Many religions and faith groups guide their followers mostly on spiritual and moral issues, which require someone to believe in a power he or she cannot see as supreme. Although the constitution concurs with many values that are found in the teachings of many faith groups, it can be understood that most of these values are universally accepted. Thus, they cannot be viewed as values specific to a certain religious group. In many instances, religious groups have taken a position that they be allowed to influence governance according to their faith creeds. What anyone should want to know is if given an opportunity is the value that faith groups can add to governance by using their platform as loyalty groups other than using other structures that are already in place. Under his writings on common sense, Thomas Paine says, “the inability of moral virtue to govern the world rendered the origin and rise of government necessary” (1776, p. 7). This position is a direct indictment on the ability of governance using moral virtues as a tool for ruling. Religious groups inform their teachings and practices using moral virtues, which vary from one group to the other. Upon reading from Thomas Jefferson’s first amendment, the workings of government were originally derived from secular practices and values espoused by philosophers such as Aristotle, Plato, and Socrates. The three scholars were critics of life because they looked at life from a very different angle that was then deemed unconventional. Thomas Pain (p.14) upholds this position when he states that leadership and governance were first invented by heathens who had kings who ruled them.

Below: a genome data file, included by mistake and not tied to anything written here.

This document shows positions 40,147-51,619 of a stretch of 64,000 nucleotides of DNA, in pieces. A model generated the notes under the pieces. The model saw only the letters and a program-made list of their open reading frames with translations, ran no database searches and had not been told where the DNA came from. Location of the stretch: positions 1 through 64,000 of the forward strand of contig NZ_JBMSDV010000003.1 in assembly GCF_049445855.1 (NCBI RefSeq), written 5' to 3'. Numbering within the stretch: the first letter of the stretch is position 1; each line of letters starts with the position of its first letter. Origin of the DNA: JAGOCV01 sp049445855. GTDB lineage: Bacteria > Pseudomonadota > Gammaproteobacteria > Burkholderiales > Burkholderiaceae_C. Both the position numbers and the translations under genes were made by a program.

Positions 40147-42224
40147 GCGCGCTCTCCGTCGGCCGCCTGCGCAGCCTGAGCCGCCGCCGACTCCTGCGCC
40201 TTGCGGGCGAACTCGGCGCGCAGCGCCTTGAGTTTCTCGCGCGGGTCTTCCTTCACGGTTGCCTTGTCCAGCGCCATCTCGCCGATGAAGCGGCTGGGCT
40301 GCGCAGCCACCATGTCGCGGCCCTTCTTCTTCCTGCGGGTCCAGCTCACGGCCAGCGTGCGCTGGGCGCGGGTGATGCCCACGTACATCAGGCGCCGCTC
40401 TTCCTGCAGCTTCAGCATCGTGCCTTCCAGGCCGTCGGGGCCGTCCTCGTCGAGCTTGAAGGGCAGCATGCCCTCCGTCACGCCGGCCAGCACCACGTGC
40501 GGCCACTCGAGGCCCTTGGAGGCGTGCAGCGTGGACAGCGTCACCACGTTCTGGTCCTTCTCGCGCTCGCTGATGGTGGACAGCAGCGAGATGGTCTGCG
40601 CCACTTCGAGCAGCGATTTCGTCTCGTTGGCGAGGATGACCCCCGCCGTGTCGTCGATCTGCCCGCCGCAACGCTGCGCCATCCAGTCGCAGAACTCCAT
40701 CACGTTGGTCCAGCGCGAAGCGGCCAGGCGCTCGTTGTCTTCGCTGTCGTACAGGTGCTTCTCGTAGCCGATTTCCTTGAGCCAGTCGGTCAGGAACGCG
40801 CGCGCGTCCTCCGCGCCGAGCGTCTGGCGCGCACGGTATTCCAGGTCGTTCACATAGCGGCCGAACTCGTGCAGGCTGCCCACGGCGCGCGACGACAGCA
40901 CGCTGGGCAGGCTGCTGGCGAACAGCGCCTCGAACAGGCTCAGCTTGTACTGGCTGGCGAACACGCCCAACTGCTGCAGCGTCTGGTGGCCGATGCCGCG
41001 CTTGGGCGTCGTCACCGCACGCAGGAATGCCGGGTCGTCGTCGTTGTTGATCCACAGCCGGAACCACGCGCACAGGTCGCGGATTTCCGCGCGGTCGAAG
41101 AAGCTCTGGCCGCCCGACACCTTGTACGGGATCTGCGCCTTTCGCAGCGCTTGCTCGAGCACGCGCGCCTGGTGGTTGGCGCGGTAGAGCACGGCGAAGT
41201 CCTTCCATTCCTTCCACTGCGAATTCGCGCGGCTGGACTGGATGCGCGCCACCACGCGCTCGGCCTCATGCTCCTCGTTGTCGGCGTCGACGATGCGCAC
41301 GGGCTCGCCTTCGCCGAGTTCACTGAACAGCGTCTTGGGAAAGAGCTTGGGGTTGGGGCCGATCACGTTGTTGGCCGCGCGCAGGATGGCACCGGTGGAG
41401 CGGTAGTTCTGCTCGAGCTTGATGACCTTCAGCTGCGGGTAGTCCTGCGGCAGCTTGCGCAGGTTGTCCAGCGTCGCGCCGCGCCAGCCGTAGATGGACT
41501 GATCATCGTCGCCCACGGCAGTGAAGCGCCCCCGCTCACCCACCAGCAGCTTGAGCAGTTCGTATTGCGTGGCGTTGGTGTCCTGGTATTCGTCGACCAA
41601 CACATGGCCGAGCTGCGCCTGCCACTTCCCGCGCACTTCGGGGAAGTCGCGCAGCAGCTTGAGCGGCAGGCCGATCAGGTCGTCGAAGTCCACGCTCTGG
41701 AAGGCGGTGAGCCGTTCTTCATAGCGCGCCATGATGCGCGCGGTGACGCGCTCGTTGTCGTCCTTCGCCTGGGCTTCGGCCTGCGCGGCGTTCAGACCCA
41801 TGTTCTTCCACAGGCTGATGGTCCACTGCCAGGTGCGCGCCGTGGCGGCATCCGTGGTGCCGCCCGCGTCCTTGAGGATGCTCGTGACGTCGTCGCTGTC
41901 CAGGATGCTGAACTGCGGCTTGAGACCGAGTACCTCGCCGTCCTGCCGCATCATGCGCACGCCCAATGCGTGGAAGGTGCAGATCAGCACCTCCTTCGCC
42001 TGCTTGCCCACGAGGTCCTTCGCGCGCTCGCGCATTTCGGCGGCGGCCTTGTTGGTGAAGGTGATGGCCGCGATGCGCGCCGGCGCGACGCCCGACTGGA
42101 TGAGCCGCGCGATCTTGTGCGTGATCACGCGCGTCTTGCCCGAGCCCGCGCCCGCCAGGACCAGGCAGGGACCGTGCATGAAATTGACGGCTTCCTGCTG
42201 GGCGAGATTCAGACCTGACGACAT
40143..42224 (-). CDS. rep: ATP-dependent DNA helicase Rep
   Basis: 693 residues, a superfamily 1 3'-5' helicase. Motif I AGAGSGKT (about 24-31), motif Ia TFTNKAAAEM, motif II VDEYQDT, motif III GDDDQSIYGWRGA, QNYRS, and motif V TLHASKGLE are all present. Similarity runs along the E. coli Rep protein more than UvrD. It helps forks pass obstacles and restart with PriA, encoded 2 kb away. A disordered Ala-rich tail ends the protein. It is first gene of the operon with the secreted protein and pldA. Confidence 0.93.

The Israelites then copied the custom by asking Samuel who was their ruler and judge to appoint them a king for them to be ruled like other kingdoms around them. This strategy can be described as one of the first steps that citizens took to divorce governance from religious or faith-based decisions. In the earliest years of the American government and constitution, the federal government made sure that no interference of religion was witnessed so that the American nation could achieve the true meaning of freedom and rights. The ‘Federalist Paper’ by James Madison (1787) reveals a deliberate move by the government through the constitution to grant religious freedom to all (p. 235). In the same case, religion was not to interfere with the running of the government as a clear separation of the two entities. In his response to a request by Reverend Samuel Miller for a government-sponsored prayer proclamation on 23 January 1808, Jefferson stated, “the U.S government has been interdicted by the constitution from intermeddling with religious institutions, their doctrines, or exercise” (Jefferson, 1776, p. 2). This ruling is one of the onset steps that were meant to give all citizens their rights to religion. In the same vein, religious views were to be restricted because they were not espoused in the constitution. He further says, “Certainly, no power to prescribe any religious exercise or assume authority in religious disciplines has been delegated to the general government” (Jefferson, 1776, p. 2). Although faith groups have had opinions that are acceptable to all, and hence a justification for them to enter the political realms, their argument on the same cannot be sustained over a long period because religious views have been rigid. Almost all religious groups derive their beliefs and practices from ancient origins, which in most cases are simply shrouded in beliefs.